By Kathleen Lewis
Everybody’s networking. There are professional networks and social networks and networks for the livestock trade and for psychics. There are networks for stay at home moms and networks for stay at home schooling. There are networks dedicated to networking.
The pressure to network is palpable because everybody knows that to succeed you need to network. This is especially true if you measure success by the number of people in your network. And so we have reached the post-modern network — we’re networking for the sake of networking.
Will You Be My Friend?
Networking is such an entrenched dogma now that only the foolhardy would take a contrary position. I’m not against networking in principle, but there’s good networking, like maintaining positive relationships with former clients and colleagues, and then there’s just harassing people. The philosophy grounded in the truth that you never know who may be of use to you ignores the point that you also don’t know who might be a net waste of energy or may find your overtures annoying.
If you’re mining your yearbook for potential clients you’re doing what I would describe as “bad” networking. The key to “good” networking is targeting your energies in a dignified manner toward those who are at least somewhat related to your industry.
Who Are Legitimate Networking Contacts?
1. Current and former employers are obviously at the top of the list.
These aren’t only great contacts for the obvious reason that they once gave you money to do what you do, but because you don’t have to pretend that you care about their kids or cats. You can be upfront and say “hey, got any work you can swing my way?” not even remotely out of context. Here’s a tip: stay on top of what they’re up to. Read their web site occasionally and subscribe to their Twitter or Facebook accounts and be absolutely shameless about your opportunism.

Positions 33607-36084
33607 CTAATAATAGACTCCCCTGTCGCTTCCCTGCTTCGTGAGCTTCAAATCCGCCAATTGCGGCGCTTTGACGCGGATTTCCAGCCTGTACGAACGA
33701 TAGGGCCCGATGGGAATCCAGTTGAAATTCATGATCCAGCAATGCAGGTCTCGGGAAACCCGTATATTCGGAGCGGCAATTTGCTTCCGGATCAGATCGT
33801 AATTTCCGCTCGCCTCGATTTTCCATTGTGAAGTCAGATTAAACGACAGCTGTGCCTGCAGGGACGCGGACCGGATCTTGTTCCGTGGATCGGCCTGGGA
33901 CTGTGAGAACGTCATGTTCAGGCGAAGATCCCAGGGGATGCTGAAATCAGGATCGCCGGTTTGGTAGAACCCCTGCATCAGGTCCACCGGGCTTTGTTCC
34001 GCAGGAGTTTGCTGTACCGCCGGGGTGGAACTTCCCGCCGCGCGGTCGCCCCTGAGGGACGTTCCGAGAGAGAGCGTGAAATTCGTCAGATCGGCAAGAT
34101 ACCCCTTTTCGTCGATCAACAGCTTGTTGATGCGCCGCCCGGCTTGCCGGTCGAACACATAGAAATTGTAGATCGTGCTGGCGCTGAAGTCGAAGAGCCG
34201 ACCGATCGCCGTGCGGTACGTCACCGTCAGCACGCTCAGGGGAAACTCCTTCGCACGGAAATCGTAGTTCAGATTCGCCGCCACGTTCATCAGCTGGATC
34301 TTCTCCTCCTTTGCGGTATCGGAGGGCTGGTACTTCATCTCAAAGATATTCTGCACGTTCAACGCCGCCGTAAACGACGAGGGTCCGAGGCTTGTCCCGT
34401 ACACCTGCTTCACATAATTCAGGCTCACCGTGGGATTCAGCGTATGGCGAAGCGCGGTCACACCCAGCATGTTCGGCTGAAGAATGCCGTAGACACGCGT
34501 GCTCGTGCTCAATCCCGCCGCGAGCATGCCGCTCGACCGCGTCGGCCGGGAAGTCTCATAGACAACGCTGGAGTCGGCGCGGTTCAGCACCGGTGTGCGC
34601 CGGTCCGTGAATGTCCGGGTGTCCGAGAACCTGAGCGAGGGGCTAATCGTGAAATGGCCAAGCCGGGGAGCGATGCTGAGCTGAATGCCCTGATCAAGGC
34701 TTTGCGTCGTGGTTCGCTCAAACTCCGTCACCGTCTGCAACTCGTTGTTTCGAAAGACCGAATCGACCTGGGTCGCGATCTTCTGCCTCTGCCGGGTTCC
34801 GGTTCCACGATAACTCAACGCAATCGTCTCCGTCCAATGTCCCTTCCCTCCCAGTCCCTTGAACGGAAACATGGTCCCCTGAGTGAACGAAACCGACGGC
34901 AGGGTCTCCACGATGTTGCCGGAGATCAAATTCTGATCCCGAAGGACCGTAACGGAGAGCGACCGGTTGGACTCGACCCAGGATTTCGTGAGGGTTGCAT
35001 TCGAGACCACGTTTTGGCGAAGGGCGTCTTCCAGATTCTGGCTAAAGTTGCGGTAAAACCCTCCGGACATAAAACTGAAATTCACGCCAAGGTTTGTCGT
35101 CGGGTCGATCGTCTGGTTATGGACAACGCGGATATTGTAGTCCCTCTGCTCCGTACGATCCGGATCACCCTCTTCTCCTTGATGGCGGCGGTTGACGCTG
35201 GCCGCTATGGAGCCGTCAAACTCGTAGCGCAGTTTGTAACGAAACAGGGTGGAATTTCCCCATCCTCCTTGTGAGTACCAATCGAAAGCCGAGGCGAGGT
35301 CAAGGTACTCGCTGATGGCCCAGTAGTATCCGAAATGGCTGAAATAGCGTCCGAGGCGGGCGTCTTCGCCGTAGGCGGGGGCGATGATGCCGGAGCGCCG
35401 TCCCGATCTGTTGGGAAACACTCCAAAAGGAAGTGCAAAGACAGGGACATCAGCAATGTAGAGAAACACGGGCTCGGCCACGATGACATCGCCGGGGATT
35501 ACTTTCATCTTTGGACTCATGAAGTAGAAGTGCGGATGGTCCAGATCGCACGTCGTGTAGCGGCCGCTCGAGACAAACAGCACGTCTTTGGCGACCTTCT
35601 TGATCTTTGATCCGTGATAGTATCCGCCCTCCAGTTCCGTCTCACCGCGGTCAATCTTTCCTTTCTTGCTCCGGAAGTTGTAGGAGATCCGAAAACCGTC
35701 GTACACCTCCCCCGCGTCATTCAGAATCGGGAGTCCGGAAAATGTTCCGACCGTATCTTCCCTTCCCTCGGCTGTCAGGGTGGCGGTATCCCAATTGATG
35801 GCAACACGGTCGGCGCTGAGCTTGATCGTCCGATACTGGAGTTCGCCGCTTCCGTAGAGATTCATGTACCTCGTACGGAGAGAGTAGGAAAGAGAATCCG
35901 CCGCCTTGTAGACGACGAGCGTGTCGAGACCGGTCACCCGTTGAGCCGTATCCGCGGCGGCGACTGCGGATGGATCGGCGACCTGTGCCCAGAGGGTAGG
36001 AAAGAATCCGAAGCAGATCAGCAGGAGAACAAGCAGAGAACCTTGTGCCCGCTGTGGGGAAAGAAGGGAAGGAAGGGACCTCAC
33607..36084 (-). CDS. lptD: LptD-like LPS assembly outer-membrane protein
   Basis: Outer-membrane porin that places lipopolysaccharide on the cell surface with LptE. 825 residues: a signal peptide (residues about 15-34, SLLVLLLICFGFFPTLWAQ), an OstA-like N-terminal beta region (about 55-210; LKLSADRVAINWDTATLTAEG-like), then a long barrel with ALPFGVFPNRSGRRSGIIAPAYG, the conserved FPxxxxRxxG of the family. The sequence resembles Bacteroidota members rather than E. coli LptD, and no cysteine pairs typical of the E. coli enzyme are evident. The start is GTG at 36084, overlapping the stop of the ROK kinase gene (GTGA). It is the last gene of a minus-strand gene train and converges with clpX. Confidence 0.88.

2. LinkedIn is the networking champion with some 175 million members.
I’m not putting LinkedIn at number two because it’s so effective, but because it’s so easy. After limiting your networking energies to those of value, is limiting your networking energies altogether and LinkedIn does an eerily good job of stalking your contacts on your behalf. I have two LinkedIn tips. 1. Accept all invitations and 2. Don’t get too hung up on LinkedIn. Certainly don’t buy any of their subscription packages. Having said that make sure to keep your LinkedIn profile up to date.
3. The needy.
Networking is a two way street (in fact it’s more like a multi-lane highway with poorly marked off-ramps) and networking karma is a real thing. You can help current and former colleagues, people you took classes with and those who, like you, are making their living both at home and online. This last group exemplifies the point — to meet a deadline you might genuinely need some help and, more importantly, so might they. The tip here is a tough one: be selfless. When work comes your way it’s very tempting to hoard but if you spread the wealth discriminately it’ll come back to you.
You regularly use a copy shop or an art supply store or a guy who fixes your printer. Well so do a lot of other people in your industry. These people are plugged in and it’s in their interest to act as matchmaker. Make sure that they know what you do and don’t be coy about asking them to keep you in mind. The tip here is: refer to the previous point. Your suppliers need to network too and you can enhance your reputation with them for free by referring them to people in your network.
Networking isn't always an easy task, especially if you're a bit on the shy side. It's sometimes hard to muster up the courage to talk to a complete stranger about your business. But I urge you to try. The more people and business associates you have in your pocket the better your chances at acquiring new clients. Don't loose sight on the real purpose of networking: forming relationships in which all parties win.
Kathleen Lewis is the founder and owner of EWomanWeb.com, a trusted resource dedicated to providing online jobs from home. She understands the trials and tribulations of working from home, and encourages others to act upon their desire to be their own boss.